We need gender-inclusive housing

Unsafe housing arrangements prevent students from reaching their full potential.

Luis Ruuska

One of the primary concerns of new, transfer and returning students is determining their housing arrangements.

These students typically fear they won’t have enough room or their floor will be too loud — or even too quiet. Safety doesn’t always factor into every student’s housing options, but it’s a real concern for some.

Around the country, students at colleges and universities ranging from the University of North Carolina system to Harvard are fighting for gender-inclusive housing.

For most colleges, creating gender-inclusive housing means building rooms where people of any gender or gender identity can live together.

Additionally, most schools with gender-inclusive housing expand this to residence hall restrooms, which are open to all regardless of gender or gender identity.

Various schools have successfully implemented gender-inclusive housing policies in recent years. Columbia University, New York University and Brown University created gender-inclusive housing due to student concerns over a same-sex roommate requirement. Although these policies are aimed to help all students feel safer in residential housing, LGBT students in particular have welcomed gender-inclusive policies.

These policies address real safety concerns. In a Q Research Institute for Higher Education survey, about a quarter of gay, lesbian, bisexual or queer students and more than a third of transgender students said they experienced harassment.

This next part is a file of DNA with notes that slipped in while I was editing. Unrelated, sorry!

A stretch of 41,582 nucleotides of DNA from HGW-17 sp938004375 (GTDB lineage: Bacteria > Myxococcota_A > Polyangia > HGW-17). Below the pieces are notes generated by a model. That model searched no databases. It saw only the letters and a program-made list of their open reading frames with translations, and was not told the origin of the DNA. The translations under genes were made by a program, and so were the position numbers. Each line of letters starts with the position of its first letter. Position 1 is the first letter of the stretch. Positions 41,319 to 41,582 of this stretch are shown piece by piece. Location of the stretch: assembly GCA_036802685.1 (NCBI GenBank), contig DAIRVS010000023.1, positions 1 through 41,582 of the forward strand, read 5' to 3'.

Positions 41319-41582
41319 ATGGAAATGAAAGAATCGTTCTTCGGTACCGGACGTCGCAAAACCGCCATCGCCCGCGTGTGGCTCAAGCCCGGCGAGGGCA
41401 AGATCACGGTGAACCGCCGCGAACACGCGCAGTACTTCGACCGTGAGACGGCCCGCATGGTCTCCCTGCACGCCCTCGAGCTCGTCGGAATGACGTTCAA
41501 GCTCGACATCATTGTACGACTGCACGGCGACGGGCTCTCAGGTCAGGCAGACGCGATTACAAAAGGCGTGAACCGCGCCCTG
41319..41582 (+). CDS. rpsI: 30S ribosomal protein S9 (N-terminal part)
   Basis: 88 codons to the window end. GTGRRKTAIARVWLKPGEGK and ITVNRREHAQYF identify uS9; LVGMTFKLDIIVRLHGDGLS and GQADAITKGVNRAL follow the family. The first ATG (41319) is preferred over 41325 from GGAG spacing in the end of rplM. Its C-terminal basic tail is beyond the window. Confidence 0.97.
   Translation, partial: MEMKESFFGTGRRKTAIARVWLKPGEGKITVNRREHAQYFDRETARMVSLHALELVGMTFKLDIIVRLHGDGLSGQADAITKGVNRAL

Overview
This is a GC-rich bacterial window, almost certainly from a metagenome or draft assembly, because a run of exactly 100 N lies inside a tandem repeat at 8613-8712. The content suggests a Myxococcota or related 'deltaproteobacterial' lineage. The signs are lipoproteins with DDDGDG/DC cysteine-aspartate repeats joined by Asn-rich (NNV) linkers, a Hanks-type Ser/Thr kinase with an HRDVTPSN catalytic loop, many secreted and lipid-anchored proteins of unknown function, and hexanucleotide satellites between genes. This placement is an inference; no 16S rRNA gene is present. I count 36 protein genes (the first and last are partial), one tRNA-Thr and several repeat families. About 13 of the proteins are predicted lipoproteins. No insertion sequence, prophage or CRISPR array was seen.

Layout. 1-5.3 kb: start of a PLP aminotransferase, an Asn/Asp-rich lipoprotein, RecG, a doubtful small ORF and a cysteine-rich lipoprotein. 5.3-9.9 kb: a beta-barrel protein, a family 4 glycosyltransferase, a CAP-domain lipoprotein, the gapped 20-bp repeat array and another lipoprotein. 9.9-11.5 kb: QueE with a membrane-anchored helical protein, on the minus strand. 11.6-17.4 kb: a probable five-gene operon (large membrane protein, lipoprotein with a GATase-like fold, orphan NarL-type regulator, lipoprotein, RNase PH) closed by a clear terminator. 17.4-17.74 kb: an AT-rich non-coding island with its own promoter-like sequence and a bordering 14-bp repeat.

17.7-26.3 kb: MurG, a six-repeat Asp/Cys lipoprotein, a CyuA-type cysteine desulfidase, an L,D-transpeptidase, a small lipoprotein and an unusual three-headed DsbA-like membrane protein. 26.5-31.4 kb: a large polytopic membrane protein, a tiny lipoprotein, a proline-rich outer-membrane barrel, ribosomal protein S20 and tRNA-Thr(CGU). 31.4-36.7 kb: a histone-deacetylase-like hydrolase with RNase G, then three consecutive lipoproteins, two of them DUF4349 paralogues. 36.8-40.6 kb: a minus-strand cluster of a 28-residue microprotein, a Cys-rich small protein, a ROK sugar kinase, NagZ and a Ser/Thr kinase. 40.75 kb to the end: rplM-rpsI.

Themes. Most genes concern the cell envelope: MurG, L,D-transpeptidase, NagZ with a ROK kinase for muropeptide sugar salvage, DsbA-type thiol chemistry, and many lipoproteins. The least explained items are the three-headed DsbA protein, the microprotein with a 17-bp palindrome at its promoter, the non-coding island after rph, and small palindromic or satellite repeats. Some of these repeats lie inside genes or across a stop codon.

The University of Minnesota–Twin Cities does not specifically have a gender-inclusive housing policy. However, all nine of its residence halls are coed, and the University has made efforts to create a multitude of gender-inclusive restrooms on all three regions of campus.

Additionally, the GLBTA Programs Office hosts a living learning community called Lavender House.

These efforts to make campus more gender-inclusive earned the University a top rating among the most LGBT-friendly campuses in the nation from the Campus Pride Index.

Other universities struggling with the issue of creating more gender-inclusive campuses need only look at the efforts of our University to know that the students appreciate gender-inclusive housing measures.

Academic success, not safety, should be students’ only concern. An unsafe environment may hinder students’ potential for success. As a collective student body, we are unable to reach our full potential when some of our peers cannot reach theirs.

Readers may recall the suicide of Rutgers University student Tyler Clementi. Clementi killed himself in September 2010 after discovering his roommate Dharun Ravi had secretly broadcast a romantic encounter between Clementi and another man using a webcam.

Ravi was later found guilty of 15 counts, including bias intimidation, but ultimately, he did not see punishment for Clementi’s death.

Clementi’s suicide is a drastic example of why gender-inclusive housing is necessary for students and should serve as a lesson to universities nationwide.

Hopefully, the colleges and universities across the country struggling with gender-inclusiveness will decide to stand on the side of students and move toward making their campuses more welcoming for all.